It happens that the force of gravity itself is proportional to the mass, so that the acceleration produced is independent of it: all bodies fall with the same acceleration in the same place. This equivalence between heavy mass and inertial mass was stated by Galileo, and illustrated by his famous experiments (perhaps only imagined) of falling objects from the Tower of Pisa. This was done again with great precision in the vacuum, avoiding air friction. As a demonstration for the public, a film comparing the fall of a hammer and a feather was made on the Moon during the Apollo XV mission , and a similar experiment filmed on Earth in a huge vacuum chamber . It is because of this principle of equivalence that all objects float in weightlessness in a satellite, each following exactly the same orbit around the Earth. This equivalence is now tested with a relative accuracy of 10-13 (1/10 trillion), and an accuracy of 10-15 is expected from the recently launched “Microscope” satellite. These ultra-precise measurements are intended to test deviations from the principle of equivalence predicted by new gravitational theories.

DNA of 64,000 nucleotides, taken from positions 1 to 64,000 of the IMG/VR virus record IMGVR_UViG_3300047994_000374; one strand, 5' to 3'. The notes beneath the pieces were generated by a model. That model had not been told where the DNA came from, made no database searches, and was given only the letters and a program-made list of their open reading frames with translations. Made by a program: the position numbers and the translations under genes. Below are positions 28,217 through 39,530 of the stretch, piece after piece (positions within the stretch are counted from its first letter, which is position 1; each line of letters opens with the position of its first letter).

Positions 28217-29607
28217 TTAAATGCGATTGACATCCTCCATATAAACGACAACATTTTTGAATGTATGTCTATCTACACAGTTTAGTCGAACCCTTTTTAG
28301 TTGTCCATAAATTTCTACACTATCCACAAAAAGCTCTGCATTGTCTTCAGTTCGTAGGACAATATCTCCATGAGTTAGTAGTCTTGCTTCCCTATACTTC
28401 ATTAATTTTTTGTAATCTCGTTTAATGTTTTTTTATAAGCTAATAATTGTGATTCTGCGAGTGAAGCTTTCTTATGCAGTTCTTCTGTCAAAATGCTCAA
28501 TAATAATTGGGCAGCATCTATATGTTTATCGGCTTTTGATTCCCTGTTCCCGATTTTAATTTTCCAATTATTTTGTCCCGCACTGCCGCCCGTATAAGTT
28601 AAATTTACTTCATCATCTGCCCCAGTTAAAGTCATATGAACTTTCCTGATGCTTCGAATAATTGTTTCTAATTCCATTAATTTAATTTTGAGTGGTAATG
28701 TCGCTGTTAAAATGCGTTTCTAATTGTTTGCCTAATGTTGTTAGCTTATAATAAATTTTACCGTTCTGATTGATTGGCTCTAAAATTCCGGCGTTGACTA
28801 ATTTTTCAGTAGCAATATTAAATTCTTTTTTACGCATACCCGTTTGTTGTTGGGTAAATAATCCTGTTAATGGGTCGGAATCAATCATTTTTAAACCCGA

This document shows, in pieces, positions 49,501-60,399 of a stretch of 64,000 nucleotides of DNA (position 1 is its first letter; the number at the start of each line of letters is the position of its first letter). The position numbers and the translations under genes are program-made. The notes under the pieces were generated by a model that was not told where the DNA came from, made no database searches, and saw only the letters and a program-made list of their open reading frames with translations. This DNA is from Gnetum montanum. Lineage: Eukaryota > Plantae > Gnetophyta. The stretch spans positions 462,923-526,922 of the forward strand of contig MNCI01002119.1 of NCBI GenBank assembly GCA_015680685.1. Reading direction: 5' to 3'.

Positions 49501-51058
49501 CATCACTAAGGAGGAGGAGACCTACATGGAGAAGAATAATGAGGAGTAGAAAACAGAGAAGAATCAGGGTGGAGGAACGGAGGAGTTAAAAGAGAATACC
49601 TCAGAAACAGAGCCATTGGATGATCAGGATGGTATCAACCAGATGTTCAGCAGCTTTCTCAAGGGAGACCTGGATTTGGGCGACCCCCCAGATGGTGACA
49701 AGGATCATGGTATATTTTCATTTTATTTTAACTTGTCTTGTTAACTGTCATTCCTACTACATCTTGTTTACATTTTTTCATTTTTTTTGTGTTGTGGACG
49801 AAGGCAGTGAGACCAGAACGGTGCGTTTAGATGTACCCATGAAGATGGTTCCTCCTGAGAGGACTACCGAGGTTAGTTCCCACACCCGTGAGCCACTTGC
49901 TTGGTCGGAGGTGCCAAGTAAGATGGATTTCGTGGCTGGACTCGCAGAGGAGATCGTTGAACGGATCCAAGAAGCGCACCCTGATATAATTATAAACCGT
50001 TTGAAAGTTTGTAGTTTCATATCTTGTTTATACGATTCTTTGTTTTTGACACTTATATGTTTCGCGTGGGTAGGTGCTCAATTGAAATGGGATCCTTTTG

3. Kinetic and potential energy